Thursday, November 12, 2009

On the Fall of the Wall - Again

In an article published online yesterday in the Wall Street Journal entitled Reagan in Berlin, John Fund recounts some of the debate around President Reagan's "Tear Down This Wall Speech" he delivered in Germany in 1987. Many recognize this speech as the tipping point leading to the demise of the Soviet Empire. Fund mentions that streets are named after Ronald Reagin in Budapest, Warsaw and Cracow. But, in Berlin, no name changes have been made (though I do recall having been on JFK Street there). Fund then quotes Lothar de Maziere, the conservative who served as East Germany's last president before the country was dissolved:
"The decision to name streets is done at the district level, so maybe something can be done with the local officials," he told me. De Maziere, who as a lawyer defended people who had failed to escape East Germany, says he has no doubt that average people give Reagan a lot more credit for the Wall's fall than do elites. "The name of Reagan is in the heart of ordinary Berliners," he says. "While many people jostle to take credit for what Reagan set in motion, in the end his legacy is secure."
The last line has me thinking this morning. Each and every day you and I seek to set things in motion. To act today so that a better tomorrow can be realized. And we labor in the shadows - in secret - unnoticed and unheralded. But, we are effective. There will, in many ways, be a better tomorrow because we have given people hope, encouragement, exhortation and challenge today. And, if the change is really big (or at least significant), someone might even try to take credit.

But, in the end, you know and I know it was our influence that helped make it happen. And, in the end, our "legacy is secure."

So, the real challenge is this: are you willing to stand firm, labor silently in the shadows, and endure today knowing that it may be in excess of two decades before the effects of the change you influence today is realized? Knowing that your legacy or the significance of your influence may never be realized in your lifetime? Then, carry on.

Therefore, my dear brothers, be steadfast, immovable, always excelling in the Lord’s work, knowing that your labor in the Lord is not in vain. 1 Cor 15:58 (HCSB)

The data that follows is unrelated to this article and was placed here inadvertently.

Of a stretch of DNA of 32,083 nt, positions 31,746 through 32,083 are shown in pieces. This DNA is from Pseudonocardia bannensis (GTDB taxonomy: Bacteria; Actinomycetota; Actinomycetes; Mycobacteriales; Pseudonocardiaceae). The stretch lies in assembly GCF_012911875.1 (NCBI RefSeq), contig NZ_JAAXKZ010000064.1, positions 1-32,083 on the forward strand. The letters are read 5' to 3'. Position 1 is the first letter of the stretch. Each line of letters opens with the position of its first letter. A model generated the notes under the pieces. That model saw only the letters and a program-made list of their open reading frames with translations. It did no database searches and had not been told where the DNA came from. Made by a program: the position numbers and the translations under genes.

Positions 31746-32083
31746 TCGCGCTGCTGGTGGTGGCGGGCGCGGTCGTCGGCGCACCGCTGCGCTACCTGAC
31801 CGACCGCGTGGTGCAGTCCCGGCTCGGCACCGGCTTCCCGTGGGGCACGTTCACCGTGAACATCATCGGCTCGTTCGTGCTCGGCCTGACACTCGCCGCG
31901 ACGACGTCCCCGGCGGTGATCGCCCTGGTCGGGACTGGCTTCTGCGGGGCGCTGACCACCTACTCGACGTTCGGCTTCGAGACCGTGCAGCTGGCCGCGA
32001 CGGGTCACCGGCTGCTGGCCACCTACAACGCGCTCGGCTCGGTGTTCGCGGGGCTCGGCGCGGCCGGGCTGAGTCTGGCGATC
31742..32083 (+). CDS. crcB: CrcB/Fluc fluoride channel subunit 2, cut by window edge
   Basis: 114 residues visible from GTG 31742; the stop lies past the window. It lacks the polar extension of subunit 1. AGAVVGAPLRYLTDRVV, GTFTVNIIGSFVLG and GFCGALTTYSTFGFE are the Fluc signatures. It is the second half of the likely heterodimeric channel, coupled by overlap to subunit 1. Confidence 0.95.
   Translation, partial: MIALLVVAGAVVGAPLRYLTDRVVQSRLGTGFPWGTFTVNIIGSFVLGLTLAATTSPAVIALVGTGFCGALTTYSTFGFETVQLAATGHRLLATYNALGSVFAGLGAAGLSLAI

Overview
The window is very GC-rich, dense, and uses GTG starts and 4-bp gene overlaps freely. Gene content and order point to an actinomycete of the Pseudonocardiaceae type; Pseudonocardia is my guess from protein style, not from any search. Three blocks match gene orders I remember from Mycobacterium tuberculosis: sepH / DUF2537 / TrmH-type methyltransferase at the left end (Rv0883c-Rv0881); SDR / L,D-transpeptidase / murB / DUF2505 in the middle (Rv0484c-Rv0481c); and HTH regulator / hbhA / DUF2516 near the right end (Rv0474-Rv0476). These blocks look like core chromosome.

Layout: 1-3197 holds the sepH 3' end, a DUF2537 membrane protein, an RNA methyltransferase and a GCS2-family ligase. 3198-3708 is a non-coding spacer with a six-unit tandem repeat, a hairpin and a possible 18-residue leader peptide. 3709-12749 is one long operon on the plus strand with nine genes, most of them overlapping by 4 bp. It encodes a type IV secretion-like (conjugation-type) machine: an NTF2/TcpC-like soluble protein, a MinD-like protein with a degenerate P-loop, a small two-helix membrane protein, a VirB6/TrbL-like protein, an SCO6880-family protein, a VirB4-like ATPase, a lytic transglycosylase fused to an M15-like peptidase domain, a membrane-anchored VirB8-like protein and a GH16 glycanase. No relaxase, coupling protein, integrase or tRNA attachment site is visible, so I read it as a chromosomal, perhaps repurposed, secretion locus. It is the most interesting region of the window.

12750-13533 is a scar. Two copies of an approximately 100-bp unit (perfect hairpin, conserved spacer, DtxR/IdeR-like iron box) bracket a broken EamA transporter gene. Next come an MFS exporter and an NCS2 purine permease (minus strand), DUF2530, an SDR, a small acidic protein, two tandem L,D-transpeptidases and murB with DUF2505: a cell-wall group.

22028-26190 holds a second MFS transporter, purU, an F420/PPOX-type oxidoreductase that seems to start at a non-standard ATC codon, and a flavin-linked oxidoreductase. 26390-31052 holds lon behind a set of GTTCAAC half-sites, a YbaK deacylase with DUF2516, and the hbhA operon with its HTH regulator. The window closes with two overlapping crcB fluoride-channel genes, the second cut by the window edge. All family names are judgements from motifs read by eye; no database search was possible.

Tuesday, November 10, 2009

On the 20th Anniversary of the Fall of the Berlin Wall

These thoughts were recorded in 1998 as I prepared to journey to Eastern Europe for a three-year mission term. On the 20th anniversary of the fall of the wall, I thought I'd re-post them here.

In 1987, I made a choice. I was in Germany and had a free weekend to sightsee. My wife and I had been in Munich a couple of weeks before and I had enjoyed the visit. On this free weekend, I could return to Munich (which was familiar and "known") or I could journey to Berlin (the unfamiliar and "unknown"). I elected to return to Munich and enjoyed the weekend.

Two years later, I watched with millions of others around the world as "The Wall" came down, reuniting the divided city. At that moment I realized I had missed an opportunity that would never again be available to me. I had missed an opportunity because I had opted for the safe, familiar and comfortable destination rather than the one that held some "risk" for me.

For some reason I reflected on this experience this weekend as I thought about the people God brings into my life every day. Some I will never meet again. Others need a kind word of encouragement. Still others may learn something from our encounter that will impact the rest of their lives. For others, God might use the opportunity to draw someone into a personal relationship with Him.

God, help me recognize the opportunities of lifetimes. May I never turn from their challenges by escaping into the familiar and comfortable.

Photo by http://www.flickr.com/photos/fiahless/ / CC BY-NC-SA 2.0